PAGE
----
Intergenerational report points to pressure from ageing population

March 5, 2015

By Stephen Koukoulas

5 March 2015

The 2015 intergenerational report (IGR) starkly highlights the long-run financial pressures on government finances from demographic changes in Australia, especially from an ageing population.

The IGR is based on three scenarios for the budget deficit/surplus and the level of net government debt every year from now out to 2054-55. Those scenarios are labeled: “previous policy”, which was the scenario outlined in Hockey’s December 2013 mid-year economic and fiscal outlook (Myefo); “currently legislated” policy, which is based on laws that have currently passed the parliament; and “proposed policy”, which is based on the full implementation of the policies that the government has proposed.

The difference to the budget bottom line and level of government debt in these three scenarios is extreme. Net government debt is projected to reach 122% of GDP by 2054-55 under the “previous policy” scenario whereas under “currently legislated policy” net debt will be around 60% of GDP in 2054-55.

Unfortunately for the purposes of dealing with the policy challenges ahead, there is a significant statistical fudge that accounts for this yawning gap in projections made just 15 months ago.

The issue with the “previous policy” scenario is that it was based on a manufactured assumption which was aimed at making the budget position inherited by the Coalition government look as bad as possible. Hockey’s decision to assume in the 2013 Myefo that the unemployment rate over the long run – the so-called non-accelerating inflation rate of unemployment (Nairu) – would be 6% was a fudge. This was an odd change from the 5% assumed in the Treasury’s long-run modelling for the economy for Nairu over the prior decade. This simple change in the assumption for the long-run unemployment rate and associated employment and workforce participation levels inflated the debt to GDP ratio by approximately 40% to 45% of GDP over a 40-year horizon. If the Nairu is 6% rather than 5%, real GDP growth would be around a quarter of a percentage point lower over the 40-year projections, which would also mean slower wages growth and lower inflation.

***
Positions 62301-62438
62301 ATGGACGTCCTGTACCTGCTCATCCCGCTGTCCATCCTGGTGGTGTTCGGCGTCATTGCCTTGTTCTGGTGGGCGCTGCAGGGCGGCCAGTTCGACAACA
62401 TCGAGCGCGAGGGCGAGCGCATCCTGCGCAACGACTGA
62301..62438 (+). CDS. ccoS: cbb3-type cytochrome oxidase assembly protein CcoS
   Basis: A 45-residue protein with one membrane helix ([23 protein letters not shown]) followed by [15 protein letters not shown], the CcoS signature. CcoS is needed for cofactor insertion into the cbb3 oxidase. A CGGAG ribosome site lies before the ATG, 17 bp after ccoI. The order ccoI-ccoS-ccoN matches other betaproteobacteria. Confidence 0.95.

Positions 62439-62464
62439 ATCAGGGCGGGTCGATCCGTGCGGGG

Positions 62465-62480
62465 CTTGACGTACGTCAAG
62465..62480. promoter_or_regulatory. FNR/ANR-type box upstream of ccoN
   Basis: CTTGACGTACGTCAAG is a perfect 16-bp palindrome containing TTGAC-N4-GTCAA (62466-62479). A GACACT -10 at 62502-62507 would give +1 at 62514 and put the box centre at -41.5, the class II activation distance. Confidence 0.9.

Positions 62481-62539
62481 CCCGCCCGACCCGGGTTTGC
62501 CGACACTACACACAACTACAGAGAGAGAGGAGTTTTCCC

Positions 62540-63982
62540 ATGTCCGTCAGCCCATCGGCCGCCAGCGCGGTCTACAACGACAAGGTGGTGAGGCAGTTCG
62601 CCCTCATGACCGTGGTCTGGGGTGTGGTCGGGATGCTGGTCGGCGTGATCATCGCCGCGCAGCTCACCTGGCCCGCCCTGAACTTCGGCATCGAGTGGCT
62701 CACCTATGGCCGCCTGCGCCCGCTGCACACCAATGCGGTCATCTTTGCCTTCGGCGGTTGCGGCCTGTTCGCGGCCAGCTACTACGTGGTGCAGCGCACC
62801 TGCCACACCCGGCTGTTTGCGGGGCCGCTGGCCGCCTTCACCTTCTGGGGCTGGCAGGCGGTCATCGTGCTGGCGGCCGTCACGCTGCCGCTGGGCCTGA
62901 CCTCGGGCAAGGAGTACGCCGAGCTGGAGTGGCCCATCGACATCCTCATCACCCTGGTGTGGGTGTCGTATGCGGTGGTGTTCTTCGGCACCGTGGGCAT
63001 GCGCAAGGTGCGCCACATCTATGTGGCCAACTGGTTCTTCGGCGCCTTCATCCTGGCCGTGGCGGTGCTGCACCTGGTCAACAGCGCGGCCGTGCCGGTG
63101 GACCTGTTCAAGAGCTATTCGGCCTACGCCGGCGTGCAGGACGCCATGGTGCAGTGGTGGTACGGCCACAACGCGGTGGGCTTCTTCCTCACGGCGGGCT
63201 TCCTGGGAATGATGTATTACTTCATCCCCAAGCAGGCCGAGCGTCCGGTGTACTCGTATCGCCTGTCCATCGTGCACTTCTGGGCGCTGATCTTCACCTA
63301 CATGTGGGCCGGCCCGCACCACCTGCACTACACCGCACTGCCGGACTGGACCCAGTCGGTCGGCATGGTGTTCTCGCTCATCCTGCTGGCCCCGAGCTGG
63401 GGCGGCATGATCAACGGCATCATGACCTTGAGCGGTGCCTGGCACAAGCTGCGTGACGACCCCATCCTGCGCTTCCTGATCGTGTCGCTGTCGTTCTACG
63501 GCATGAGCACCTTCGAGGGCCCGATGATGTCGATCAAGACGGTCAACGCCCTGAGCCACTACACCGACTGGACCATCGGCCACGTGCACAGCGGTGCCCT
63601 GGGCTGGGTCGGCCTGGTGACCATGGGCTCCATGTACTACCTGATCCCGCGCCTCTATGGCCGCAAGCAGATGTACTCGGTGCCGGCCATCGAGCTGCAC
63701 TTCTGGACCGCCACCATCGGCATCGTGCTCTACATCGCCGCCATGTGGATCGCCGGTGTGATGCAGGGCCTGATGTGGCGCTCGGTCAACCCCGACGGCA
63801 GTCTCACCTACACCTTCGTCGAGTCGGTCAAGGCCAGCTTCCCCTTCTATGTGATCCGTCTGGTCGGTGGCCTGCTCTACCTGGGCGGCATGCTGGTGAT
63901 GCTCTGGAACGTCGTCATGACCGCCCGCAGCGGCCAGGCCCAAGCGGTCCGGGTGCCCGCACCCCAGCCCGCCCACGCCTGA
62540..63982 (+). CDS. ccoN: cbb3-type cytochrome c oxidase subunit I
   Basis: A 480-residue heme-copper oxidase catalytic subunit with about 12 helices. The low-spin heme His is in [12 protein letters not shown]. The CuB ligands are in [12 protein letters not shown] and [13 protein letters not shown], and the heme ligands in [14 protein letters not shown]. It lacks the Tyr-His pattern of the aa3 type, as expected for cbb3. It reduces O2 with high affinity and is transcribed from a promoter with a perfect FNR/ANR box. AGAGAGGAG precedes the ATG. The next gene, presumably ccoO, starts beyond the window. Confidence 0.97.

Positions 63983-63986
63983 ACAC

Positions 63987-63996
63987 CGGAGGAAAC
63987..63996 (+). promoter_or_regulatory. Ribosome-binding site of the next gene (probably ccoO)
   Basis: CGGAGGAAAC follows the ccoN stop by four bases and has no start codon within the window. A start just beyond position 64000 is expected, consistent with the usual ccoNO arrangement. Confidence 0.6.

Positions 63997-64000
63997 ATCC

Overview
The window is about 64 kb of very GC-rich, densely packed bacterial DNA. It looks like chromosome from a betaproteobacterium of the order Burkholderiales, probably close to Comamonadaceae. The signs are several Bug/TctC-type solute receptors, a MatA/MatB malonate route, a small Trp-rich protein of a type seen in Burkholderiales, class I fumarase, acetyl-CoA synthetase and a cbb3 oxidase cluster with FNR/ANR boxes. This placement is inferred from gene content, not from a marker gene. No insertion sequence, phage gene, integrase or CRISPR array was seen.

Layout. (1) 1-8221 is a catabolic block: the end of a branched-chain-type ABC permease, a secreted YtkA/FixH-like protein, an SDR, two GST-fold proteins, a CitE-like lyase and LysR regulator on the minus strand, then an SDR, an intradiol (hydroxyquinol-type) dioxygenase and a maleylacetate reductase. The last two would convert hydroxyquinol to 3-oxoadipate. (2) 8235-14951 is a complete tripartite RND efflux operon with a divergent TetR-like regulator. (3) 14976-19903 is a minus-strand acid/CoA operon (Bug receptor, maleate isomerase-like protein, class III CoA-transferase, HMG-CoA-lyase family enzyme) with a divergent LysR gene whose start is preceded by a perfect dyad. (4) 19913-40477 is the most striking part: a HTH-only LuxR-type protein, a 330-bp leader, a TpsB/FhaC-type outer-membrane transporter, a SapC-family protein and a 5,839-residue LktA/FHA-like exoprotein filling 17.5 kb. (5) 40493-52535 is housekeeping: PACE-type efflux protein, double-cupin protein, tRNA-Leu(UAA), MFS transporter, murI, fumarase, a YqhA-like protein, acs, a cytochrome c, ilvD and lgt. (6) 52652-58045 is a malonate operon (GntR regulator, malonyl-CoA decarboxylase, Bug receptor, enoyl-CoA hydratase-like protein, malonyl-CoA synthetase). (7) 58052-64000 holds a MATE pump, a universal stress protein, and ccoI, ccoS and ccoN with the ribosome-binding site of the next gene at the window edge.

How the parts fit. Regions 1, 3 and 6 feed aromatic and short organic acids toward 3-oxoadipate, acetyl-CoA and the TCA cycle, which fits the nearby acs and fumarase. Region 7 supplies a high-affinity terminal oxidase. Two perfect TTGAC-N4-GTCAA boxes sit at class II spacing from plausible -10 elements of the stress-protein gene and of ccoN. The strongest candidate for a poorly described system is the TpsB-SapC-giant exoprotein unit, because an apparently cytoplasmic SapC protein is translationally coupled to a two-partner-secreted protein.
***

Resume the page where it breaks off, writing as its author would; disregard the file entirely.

In a pea and thimble trick, the IGR has reverted to the assumption of a 5% Nairu, which feeds into the “currently legislated” and “proposed policy” settings. This change alone accounts for the bulk of the difference between the “previous policy scenario” and the other two scenarios.

Curiously, and highlighting the clear fudge in the 2013 Myefo, the IGR noted, “there is a wide range of uncertainty around estimates for the Nairu, of the order of ½ to 1 percentage point” meaning that the 6% assumption in “previous policy” was at the very extreme of any decent sensitivity analysis.

This politically inspired fiddling of the numbers masks some of the important issues for the budget and the economy in the years and decades ahead.

Implicit in the long-run budget issues in the IGR is the notion that for the given level of government services provided by the government, the amount of tax paid is too low.

The IGR is not meant to provide the answers for tackling this imbalance, merely to highlight the issues confronting the budget over the medium to long run. This is where the May budget and white paper on tax late this year will be important.

While the budget must have an eagle eye on the current state of the business cycle, with growth weak and the unemployment rate rising, it must also look to some of the long-run issues ahead if the government’s finances are to remain among the best in the world, and with a triple-A credit rating intact. Doing this in the context of providing a decent level of services to the ageing population, while maintaining a competitive tax system, will be a huge challenge for Treasury and policymakers alike.